A couple of week’s ago, Dan, Guzzy and I participated in the Twin Cities NEDA Walk; and I’ve recently started to shift into planning mode for the Madison 2016 walk.  Getting busy with this year’s walk feels good – it feels good to start the DOING.

NEDA Conference – Year 2

It was my second year of attendance at the NEDA annual conference.  This year I took Guzzy with me to San Diego as well as my husband, Dan–we extended our trip to combine the conference with a couple days of sight-seeing.

San Diego is jaw-dropping gorgeous.  The hotel for the conference was on the bay and the weather was perfect for 4 of our 5 days there.  On the 5th day, San Diego received approximately 1/5 of its annual rainfall. Goodbye whale watching tour, hello museums at Balboa park!

The conference got off to a great start with breakfast the first morning.  Sitting right behind us was Jenni Schaefer — a well-known author and acclaimed speaker in the Eating Disorder world. In recovery herself, Jenni has written what is *IMO) the best book available from the perspective of someone who has been there:  Life Without ED.   Jenni had donated a signed copy of the book to our walk and she speaks at some of the bigger NEDA Walk venues around the country.  She is famous in the ED world – -and she was sitting 5 feet away!

So–I got up and introduced myself to her.  I had no sooner gotten out the words ‘coordinator of the Madison Walk’ when she announced — “Oh, I would Love to speak at the Madison Walk!”   Obviously I was thrilled–we chatted a bit more; and after that I was too nervous to talk to her during the rest of the conference for fear she would change her mind!    Assuming we can coordinate the schedule; we will have an AMAZING speaker for next year’s walk.

The conference was attended by a myriad of scientists, treatment providers, activists, NEDA Staff, moms, dads and those in recovery.  It was awesome to see these communities come together for a common cause.  It is the dedication and passion of the PEOPLE that make all the difference.  We met a young woman who gushed over the healing powers of flotation – which was key in her recovery;  I met parents from Alaska who had spent thousands of dollars traveling and seeking intensive treatments in other states for their critically-ill daughter, after having been told initially to wait a few months for a mental-health provider to swing through their remote town–even as their daughter was critically ill.   The lack of treatment in non-urban areas is a tremendous challenge.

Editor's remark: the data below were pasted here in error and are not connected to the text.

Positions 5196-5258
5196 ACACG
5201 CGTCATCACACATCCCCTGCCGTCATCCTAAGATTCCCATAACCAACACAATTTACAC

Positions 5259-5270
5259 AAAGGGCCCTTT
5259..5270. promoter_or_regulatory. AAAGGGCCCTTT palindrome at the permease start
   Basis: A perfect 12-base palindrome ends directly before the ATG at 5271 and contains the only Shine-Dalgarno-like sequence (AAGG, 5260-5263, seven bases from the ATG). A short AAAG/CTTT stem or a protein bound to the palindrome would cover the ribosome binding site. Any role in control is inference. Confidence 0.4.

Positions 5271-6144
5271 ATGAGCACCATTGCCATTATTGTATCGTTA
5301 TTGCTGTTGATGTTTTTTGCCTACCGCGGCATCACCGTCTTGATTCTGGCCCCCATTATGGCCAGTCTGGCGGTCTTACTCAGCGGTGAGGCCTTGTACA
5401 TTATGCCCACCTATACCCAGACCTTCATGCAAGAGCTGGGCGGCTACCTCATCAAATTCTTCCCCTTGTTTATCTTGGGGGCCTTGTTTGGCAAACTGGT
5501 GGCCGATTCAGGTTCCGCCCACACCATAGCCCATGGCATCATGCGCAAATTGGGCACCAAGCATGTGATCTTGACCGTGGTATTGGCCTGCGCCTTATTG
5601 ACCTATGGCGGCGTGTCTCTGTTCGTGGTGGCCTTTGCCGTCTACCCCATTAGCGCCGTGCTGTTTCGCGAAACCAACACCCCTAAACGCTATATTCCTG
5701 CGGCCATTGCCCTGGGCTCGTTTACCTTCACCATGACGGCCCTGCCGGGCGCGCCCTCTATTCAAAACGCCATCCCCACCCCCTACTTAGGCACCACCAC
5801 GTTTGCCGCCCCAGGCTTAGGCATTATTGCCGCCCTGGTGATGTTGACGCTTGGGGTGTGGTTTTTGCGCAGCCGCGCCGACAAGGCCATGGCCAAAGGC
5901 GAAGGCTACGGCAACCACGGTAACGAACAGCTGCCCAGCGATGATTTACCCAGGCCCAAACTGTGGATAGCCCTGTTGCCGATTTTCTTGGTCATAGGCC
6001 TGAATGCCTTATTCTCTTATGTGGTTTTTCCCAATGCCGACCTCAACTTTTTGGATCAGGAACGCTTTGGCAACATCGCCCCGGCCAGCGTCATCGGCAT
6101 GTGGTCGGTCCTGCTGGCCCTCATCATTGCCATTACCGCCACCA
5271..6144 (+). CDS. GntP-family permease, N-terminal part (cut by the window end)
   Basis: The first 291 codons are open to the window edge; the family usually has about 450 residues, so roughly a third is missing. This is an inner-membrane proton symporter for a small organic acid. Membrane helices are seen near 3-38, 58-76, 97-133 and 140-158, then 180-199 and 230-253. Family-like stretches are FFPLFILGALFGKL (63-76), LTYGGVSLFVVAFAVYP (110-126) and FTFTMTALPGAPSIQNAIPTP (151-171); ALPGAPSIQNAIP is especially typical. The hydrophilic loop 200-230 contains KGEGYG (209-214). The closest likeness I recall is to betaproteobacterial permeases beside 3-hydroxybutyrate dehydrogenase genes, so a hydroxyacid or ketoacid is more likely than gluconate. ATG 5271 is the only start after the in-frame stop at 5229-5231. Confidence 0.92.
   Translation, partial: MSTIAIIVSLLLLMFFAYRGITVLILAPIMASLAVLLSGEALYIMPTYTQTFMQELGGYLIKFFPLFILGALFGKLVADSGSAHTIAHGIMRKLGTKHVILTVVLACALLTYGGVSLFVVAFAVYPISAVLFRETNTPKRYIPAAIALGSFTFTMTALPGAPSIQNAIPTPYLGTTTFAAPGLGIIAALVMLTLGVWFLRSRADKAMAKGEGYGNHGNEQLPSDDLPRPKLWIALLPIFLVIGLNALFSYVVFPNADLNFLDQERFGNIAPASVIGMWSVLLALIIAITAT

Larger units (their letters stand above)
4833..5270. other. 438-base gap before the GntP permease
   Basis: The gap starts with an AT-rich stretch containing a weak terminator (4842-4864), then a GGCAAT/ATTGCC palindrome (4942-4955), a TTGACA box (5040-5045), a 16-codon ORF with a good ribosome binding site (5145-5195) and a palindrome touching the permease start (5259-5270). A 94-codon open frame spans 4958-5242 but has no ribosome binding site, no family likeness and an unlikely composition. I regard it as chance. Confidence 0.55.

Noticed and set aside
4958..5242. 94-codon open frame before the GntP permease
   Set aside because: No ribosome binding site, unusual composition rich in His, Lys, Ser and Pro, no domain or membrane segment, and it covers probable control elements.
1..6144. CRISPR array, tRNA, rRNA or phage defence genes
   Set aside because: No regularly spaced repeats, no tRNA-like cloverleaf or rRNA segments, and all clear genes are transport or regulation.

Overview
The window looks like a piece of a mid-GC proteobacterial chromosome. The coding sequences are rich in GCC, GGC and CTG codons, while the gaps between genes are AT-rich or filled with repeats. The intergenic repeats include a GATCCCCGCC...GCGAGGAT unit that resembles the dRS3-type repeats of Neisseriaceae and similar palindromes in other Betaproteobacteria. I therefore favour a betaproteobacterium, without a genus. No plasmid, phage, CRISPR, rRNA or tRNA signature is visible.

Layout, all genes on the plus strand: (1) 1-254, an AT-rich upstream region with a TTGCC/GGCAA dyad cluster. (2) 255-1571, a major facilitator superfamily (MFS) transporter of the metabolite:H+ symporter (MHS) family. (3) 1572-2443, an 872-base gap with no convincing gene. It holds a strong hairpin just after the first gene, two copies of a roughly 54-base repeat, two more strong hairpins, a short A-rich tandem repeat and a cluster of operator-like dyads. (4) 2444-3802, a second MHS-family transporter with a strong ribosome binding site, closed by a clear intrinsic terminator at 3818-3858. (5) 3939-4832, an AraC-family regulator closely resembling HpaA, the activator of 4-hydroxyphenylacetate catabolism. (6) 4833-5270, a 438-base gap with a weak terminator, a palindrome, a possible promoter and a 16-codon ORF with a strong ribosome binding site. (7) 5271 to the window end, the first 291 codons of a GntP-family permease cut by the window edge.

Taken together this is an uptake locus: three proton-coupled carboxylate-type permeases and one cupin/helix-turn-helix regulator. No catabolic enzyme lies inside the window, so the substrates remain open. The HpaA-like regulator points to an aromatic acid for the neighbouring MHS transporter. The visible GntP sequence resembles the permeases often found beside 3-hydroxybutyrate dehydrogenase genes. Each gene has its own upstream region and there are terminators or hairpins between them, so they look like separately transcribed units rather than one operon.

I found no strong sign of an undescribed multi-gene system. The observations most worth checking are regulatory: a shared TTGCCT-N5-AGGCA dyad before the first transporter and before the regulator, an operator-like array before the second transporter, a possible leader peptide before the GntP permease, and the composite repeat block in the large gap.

The conference continues to inspire and I could see it through a slightly different lens with Guzzy by my side.  The first keynote was  Jennifer Siebel Newsom, Director of the documentary Miss Representation;  she gave a wonderful and passionate speech about the gender assigned roles attributed to our children from very young ages and the impacts that has on us personally and collectively.   Guzzy has often chided me for my feminist viewpoint, so I was particularly happy to have her hear a feminist perspective from someone else: someone younger, attractive, intelligent and most importantly– not-her-mom.   (editorial comment/rant:  I realize that many people get the heebie-jeebies from the word ‘feminist’ and will fail to identify as such, even if their perspective is one based on equity and fairness.)

I was able to meet with a couple other walk coordinators;  attended several break out sessions:  some were great, some were blah and at least one, dealing with study results about brain chemistry, was over our heads.   Guzzy chose to nap during the session pertaining to College for ED sufferers.  But, I have all the notes for when/if she is ready to think about that.  Might be  next month, might be next year, might be never.

While San Diego is beautiful, it does not hold a candle to Wisconsin in the Fall.  Although I will most definitely yearn for warmer climes in the months to come.

 

Madison Rocked the NEDA Walk!

Lake before walk 2015 Fam at NEDADawn n Alec at NEDA walk